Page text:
Governments worldwide have performed huge efforts to improve patient coverage for their health systems
These programs include easy access to most of the medicines used for some treatments focused on high-prevalence diseases (i.e. the number of individuals affected by a disease in a given period of time), which are commonly known and studied. This leads to the creation of programs that aim to prevent these diseases, as they are considered a public concern that could affect most of the population.
There are, however, diseases that cannot be found in the previous category, diseases whose low-prevalence characteristics are not considered when developing prevention or inclusion plans as they are not deemed a “public concern” because of the low numbers of people affected. This makes it difficult for patients in many countries to obtain the therapies they require.
This is a public problem also related to the research and development process of various laboratories in the private industry, where few pharmaceutical companies deem feasible the costly development phases for these kinds of products. There are even cases where the product is developed but is never marketed in some countries because of the small size of the target market, which would not justify the investment in marketing and commercial authorizations. Even worse, some medicines obtain the necessary authorizations for use in a particular country, but because of their low sales levels they are withdrawn from the market, creating shortages in the process and leaving patients untreated. The above summarizes why nowadays we speak of orphan diseases: they affect such a small part of the population that no pharmaceutical laboratory wants to invest in research and development for their treatment.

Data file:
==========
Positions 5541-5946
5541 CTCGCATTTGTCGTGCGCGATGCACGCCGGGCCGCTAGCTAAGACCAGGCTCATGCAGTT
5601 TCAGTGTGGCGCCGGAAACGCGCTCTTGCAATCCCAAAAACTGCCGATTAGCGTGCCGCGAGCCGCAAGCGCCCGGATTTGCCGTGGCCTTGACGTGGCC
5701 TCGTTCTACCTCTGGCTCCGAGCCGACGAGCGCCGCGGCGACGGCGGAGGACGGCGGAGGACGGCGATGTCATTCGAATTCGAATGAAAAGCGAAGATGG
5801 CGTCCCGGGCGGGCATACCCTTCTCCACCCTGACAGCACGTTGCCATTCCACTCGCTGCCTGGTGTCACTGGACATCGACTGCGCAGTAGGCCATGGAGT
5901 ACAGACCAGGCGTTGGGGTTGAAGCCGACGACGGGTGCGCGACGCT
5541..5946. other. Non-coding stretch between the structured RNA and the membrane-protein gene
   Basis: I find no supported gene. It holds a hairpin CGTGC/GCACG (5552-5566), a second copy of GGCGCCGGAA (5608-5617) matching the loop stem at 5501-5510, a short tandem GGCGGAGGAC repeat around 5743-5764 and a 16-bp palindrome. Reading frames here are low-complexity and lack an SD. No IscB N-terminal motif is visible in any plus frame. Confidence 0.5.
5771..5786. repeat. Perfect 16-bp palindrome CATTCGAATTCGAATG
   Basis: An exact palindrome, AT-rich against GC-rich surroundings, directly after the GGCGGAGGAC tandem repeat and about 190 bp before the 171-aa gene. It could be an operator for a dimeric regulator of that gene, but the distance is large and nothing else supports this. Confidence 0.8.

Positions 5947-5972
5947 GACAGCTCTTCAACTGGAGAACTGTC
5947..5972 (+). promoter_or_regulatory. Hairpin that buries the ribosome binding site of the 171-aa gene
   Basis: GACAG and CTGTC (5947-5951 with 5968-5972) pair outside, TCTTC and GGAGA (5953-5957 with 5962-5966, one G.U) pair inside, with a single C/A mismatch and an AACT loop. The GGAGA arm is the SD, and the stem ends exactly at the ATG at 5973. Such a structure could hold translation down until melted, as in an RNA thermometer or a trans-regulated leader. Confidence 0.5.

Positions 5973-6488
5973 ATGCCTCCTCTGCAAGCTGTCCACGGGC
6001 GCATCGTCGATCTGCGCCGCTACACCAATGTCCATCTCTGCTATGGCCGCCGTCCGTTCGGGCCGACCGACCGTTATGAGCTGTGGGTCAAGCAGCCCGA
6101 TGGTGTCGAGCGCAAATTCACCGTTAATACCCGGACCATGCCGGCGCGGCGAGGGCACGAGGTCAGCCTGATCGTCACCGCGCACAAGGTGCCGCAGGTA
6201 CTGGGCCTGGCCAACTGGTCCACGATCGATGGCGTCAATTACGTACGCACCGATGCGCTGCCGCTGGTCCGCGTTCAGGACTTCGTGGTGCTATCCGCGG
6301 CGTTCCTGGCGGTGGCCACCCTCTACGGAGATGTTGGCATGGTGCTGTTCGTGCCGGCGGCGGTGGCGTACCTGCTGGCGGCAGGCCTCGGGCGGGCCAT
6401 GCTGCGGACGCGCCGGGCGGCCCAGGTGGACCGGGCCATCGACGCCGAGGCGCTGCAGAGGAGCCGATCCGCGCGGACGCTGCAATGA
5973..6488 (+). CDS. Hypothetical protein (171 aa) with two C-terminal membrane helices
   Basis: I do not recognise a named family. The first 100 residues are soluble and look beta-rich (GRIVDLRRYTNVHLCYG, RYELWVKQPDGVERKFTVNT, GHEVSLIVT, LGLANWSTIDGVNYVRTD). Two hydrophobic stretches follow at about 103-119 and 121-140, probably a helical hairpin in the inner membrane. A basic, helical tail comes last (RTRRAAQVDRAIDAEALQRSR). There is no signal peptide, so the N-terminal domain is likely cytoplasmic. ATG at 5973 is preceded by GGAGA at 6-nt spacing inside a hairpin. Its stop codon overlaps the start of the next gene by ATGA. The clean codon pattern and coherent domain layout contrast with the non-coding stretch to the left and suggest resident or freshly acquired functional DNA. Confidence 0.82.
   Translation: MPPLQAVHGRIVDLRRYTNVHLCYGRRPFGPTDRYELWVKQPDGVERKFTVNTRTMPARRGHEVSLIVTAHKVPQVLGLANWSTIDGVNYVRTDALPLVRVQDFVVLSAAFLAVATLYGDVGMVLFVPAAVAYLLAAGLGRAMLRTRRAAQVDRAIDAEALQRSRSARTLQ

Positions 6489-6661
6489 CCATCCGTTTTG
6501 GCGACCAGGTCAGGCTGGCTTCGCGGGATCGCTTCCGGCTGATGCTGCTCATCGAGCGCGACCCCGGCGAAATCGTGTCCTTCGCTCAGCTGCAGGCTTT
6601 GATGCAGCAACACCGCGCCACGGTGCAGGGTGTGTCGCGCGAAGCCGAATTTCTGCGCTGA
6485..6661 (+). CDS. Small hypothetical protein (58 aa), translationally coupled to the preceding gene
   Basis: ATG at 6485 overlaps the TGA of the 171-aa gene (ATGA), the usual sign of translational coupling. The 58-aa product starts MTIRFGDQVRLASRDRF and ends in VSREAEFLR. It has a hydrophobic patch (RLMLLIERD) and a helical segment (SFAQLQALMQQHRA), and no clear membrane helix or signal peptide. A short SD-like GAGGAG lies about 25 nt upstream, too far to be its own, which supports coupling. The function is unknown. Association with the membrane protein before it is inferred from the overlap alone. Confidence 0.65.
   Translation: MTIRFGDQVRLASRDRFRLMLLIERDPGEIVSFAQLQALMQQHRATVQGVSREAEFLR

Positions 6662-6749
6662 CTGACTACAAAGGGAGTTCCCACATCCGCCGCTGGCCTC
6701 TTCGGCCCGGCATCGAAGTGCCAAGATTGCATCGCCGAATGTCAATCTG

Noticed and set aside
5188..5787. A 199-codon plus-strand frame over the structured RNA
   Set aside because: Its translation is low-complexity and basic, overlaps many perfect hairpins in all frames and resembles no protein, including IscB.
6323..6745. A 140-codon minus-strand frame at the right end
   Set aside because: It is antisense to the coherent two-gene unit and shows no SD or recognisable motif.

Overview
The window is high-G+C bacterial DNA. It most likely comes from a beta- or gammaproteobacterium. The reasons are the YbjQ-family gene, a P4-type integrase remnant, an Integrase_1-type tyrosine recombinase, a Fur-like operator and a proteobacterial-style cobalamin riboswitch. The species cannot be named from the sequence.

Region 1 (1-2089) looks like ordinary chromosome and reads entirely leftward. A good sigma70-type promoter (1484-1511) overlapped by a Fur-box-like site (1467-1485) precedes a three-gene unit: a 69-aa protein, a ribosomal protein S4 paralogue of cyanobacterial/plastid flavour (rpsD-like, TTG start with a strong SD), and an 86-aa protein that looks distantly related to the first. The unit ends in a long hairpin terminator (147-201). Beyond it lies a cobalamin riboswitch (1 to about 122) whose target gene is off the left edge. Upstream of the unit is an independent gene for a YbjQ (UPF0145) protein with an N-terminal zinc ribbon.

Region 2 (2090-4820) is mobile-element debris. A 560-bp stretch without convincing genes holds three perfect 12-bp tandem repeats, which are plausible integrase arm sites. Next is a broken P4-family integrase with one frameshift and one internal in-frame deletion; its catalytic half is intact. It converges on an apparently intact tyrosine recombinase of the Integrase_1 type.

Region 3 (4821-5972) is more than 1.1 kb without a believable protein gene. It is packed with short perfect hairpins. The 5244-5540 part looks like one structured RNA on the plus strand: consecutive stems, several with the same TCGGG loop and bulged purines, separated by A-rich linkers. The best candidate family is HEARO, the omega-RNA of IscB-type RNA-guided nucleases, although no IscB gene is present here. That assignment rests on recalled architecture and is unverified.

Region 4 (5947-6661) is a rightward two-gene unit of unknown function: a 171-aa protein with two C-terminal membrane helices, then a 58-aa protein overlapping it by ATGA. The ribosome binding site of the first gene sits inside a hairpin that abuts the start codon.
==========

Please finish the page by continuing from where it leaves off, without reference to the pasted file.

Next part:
This situation means that worldwide, even while having a diagnosis for their diseases, millions of patients are unable to obtain access to the medicines which will allow them to improve their quality of life.
In recent years, health systems worldwide have used different ways to grant their patients legal access to these medicines. Some of these methods are gaining importance today, as we hear more and more terms such as “compassionate use” or “named patient”. These methods are used to provide patients with the means to obtain products that do not have marketing authorization or registration in their countries, or experience some kind of shortage, by allowing them to bring them from different countries that have authorized their use.
If you are currently in the latter category, we want you to know that you are not alone, and that we will do our best to put in your hands the therapy you require.
This is our reason for being.